Three days after my consecration as Bishop of New Hampshire, I received a handwritten note from a woman at the New Hampshire State Prison for Women. She had apparently read about all the controversy surrounding my election as the first openly gay and partnered priest to be elected a bishop in historic Christianity. Her words were, “There’s something in your election that makes me believe that there might be a group of people out there who could love me despite what I’ve done.”
I went to visit her soon thereafter and discovered that she was a young woman, barely out of her teens, who had killed someone, but who had been a forensic psychiatrist. As I talked with her, it occurred to me that my election was about much more than me. Or homosexuality. It was about the hope and longing for redemption and reconciliation that lies somewhere within each of us.
That was the first of many visits to the Women’s Prison. Many of the women there were in jail because they had abusive husbands or boyfriends, and in a moment of desperation made a very bad decision, and had picked up a knife or gun and tried to kill (some succeeded) their abusers. Because of the verbal abuse and death threats coming my way, these women seemed to identify with me. They took me in and helped sustain me in the days that followed. They became some of my greatest champions, though of course, no one was listening. Not to them!
When the season of Advent rolled around, they presented me with a set of beautiful vestments, hand sewn and decorated with cross-stitch crosses. On the underside of these Eucharistic vestments, each signed her name. They told me that Advent was all about waiting and hoping – that they were indeed a community of waiting and hoping. They were waiting for the next visit from their children, for the next parole hearing, for any word from the “outside.” And they were hoping that the ordeal of prison would be bearable for them and for their families, even hoping that the miracle of early release would happen for them. In the meantime, just a lot of waiting and hoping.
Advent is the four- week season of the Christian calendar that remembers the waiting and longing of the Jews for a Messiah, the One promised by God who would liberate God’s people. For Christians, of course, that longed-for One is believed to be Jesus of Nazareth. But the deliverance and liberation that has been longed for by Jews and Christians has proven to be an elusive thing. Some Jews are still waiting for the promised Messiah. Some Christians believe that Jesus inaugurated a process of liberation and redemption that is ongoing. Some believe that the promised liberation is a spiritual one. But for all of us, a lot of life is still waiting and hoping. So Advent is a season worth celebrating. [maybe commemorating or marking instead? Up to you]
I would venture to say that Advent is something America needs right now, religious or not. That is to say, there is much longing in the hearts of Americans. There are those who long for justice in the shootings of Trayvon Martin, Michael Brown, and Tamir Rice, as well as and the choking death of Eric Garner, and are taking to the streets to express that longing. There is the longing for a path to citizenship for many who came to this country illegally, and for many of their children who were actually born here and fear possible separation from their undocumented parents via deportation. There is the longing of working- and middle- class people for a share of the recovering economy, or at the very least, a living wage for full time work. There is a longing in far too few of us for America to take climate change seriously and to have a meaningful, science-not-politicsally-based conversation about what needs to happen to save our planet (and our lives) from disaster. Doesn’t it feel like Advent time in America?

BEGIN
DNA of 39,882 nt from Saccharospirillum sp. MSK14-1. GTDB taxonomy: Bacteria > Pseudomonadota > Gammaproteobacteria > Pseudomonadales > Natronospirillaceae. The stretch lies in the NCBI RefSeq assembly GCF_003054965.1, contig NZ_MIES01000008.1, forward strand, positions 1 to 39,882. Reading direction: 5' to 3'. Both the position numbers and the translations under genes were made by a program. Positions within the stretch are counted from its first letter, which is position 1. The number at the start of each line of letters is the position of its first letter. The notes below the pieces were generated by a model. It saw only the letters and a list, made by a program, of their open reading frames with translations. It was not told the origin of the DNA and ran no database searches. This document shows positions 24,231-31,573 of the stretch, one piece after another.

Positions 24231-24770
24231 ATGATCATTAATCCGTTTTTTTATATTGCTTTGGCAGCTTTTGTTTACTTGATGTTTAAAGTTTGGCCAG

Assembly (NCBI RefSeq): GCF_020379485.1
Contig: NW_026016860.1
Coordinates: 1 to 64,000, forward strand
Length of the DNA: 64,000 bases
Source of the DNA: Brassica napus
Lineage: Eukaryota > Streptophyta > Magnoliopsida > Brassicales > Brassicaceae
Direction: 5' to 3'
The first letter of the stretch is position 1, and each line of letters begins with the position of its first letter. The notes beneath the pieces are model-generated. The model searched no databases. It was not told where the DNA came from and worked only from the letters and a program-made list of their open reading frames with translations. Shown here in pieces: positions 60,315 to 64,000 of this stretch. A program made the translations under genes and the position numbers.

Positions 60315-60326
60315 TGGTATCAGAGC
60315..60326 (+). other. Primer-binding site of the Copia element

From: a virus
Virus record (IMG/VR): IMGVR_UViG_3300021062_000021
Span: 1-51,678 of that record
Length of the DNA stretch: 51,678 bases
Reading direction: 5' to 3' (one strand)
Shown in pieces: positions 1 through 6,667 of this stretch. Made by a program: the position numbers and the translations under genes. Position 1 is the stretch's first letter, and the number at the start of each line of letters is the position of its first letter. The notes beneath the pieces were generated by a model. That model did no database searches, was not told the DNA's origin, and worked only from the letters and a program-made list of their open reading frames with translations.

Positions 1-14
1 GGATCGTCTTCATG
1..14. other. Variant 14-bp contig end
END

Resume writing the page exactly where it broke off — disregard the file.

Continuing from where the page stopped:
There’s a great scene in the first Harry Potter volume in which Harry goes into one of those mysterious rooms that Hogwarts is famous for. In it, he finds a large mirror, and when he looks into the mirror, he sees his parents standing behind him. Harry has longed for his parents ever since they were killed while protecting him from the evil Valdemort. He runs to find his friend Ron to show him his parents in the mirror. But when Ron looks into the mirror, he sees himself being carried on the shoulders of his teammates, the hero who won the game. They are confused until Dumbledore explains that this is a special mirror, one which reflects the heart’s true desire of the one who peers into it.
If you or I were to peer into such a mirror, what would be reflected as our heart’s true desire? It’s a good question to ponder in this season of Advent. What do we really long for? For what do we attentively await?
It strikes me that America would be a better place if more conversations – whether they are about race, gender, economics, immigration, climate change or other vexing issues that face us – began with the questions, “What do you long for? For what are you waiting? What is your heart’s true desire?” Maybe we could find common cause in our longing for justice regardless of race, fairness in the marketplace and in the courts, and a shot at the American dream for all, not just the few at the top. We of course will disagree about how to make those longings come true, but wouldn’t we be off to a better start if we could first talk about what we actually long for?
I’ve not seen that young woman in prison since I retired and moved away from New Hampshire. I’m sure there is still much waiting and hoping. I suspect she still longs for a community who could love her despite what she did. Maybe that’s what we all long for – a community of people who can and will love us despite all the stupid, selfish and hurtful things we sometimes do. That's something worth longing for.